This 'force multiplier' factor means staff can be freed up to work on other 'added value' duties, and if called out to combat a terrorist or criminal attack they can be directed accurately to the relevant area by camera operators who are following these people movements in real-time.
CBC's multi-technology Ganz C-AllView cameras demonstrate how this can be achieved, with the C-AllView NightVision model using integrated infrared lighting and the dual optical/thermal Ganz Thermal Vision system enabling detection at distances greater than 4km, with the detail capture of visible-light CCTV. People, animals and vehicles can be observed without the need for artificial lighting through smoke, fog, mist, rain, snow and foliage. Typical sites benefiting from this type of protection include ports, harbours and jetties, refineries, depots and pipelines, power stations and reservoirs, and commercial operations with large area perimeters.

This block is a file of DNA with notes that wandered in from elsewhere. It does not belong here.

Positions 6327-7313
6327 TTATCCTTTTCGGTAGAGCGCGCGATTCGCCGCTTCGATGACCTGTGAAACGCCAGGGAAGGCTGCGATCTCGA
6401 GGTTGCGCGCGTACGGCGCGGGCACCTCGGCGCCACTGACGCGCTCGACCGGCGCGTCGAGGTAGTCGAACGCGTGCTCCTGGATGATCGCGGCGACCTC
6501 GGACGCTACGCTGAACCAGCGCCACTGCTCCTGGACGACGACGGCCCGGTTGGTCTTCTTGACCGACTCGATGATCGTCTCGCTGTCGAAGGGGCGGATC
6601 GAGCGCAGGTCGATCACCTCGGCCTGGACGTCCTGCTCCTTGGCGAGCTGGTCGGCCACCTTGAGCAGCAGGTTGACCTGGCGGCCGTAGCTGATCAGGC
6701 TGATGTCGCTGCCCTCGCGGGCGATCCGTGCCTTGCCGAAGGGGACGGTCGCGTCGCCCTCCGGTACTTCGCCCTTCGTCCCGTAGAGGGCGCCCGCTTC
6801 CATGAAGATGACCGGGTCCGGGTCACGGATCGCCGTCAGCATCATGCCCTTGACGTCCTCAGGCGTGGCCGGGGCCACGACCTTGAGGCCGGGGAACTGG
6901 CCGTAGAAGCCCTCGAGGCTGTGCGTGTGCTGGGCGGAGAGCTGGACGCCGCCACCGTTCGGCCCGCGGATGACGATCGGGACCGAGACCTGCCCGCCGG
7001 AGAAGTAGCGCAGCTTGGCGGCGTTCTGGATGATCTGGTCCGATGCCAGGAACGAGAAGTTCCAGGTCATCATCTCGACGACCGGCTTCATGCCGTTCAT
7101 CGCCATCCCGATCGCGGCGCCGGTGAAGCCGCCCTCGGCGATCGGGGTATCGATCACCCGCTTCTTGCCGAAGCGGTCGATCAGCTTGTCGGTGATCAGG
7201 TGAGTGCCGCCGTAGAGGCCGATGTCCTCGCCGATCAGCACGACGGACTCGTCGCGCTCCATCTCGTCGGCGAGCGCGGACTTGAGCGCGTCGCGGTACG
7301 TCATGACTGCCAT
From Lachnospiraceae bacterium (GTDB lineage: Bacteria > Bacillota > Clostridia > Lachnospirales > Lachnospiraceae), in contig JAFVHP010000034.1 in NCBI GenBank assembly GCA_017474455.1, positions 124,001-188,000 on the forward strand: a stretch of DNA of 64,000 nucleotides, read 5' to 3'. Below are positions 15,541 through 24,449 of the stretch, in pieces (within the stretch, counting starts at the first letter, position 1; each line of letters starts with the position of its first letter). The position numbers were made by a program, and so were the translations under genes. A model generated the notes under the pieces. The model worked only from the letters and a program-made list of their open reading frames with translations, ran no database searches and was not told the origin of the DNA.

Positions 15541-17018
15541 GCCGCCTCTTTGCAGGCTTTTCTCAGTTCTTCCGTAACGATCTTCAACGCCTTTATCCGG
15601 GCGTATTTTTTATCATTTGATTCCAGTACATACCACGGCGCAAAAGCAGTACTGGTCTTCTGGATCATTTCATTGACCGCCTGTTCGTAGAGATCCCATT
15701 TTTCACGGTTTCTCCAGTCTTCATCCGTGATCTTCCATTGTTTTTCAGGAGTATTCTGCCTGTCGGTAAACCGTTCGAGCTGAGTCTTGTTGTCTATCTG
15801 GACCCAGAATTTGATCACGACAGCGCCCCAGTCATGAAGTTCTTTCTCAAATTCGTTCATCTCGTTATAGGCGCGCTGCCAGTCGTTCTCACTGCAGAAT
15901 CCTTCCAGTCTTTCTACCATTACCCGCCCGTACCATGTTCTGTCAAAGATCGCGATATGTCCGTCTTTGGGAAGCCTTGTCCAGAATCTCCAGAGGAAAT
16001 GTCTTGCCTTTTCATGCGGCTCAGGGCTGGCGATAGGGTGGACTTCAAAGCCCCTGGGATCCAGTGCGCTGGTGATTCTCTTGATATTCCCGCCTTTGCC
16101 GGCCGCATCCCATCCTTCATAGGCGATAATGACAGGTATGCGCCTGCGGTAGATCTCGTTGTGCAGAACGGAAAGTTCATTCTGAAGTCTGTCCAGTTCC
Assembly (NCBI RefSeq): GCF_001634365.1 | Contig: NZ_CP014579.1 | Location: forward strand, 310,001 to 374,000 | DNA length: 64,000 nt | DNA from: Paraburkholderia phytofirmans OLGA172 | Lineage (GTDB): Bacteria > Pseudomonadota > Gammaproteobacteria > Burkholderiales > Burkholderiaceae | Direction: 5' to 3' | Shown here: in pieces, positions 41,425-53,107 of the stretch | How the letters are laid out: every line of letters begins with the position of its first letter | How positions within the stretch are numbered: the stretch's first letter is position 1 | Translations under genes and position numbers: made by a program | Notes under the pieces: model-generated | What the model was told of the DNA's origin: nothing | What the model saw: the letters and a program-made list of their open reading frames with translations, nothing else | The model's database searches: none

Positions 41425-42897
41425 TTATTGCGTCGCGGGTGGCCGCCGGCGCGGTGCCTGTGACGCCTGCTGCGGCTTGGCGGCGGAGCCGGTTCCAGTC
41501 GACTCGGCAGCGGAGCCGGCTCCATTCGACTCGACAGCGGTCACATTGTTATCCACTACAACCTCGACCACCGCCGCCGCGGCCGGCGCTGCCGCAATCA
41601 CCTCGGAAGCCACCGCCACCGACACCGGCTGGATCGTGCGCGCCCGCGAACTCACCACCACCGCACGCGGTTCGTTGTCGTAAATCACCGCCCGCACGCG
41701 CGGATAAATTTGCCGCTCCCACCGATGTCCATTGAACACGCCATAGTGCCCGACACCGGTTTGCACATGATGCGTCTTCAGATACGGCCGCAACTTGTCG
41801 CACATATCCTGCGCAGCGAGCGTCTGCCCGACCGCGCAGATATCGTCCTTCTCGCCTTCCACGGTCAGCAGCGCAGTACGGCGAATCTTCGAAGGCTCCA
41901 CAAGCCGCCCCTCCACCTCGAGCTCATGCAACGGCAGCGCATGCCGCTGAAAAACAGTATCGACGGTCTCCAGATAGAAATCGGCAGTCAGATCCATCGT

Video content analysis
Complementary advances in surveillance technology are provided by the increasing reliability and operational effectiveness of video content analysis (VCA) – ie the use of intelligent software to reduce terrorism/criminal threats to site facilities using eg vehicle monitoring, abandoned/removed object detection and automatic PTZ (pan/tilt/zoom) camera tracking. VCA intrusion detection filters are designed to work with both fixed and PTZ cameras, proactively alerting operating staff about potential intrusions in sterile zone, tripwire or fence violation applications. Tamper detection capabilities can also include any attempt to sabotage the camera itself.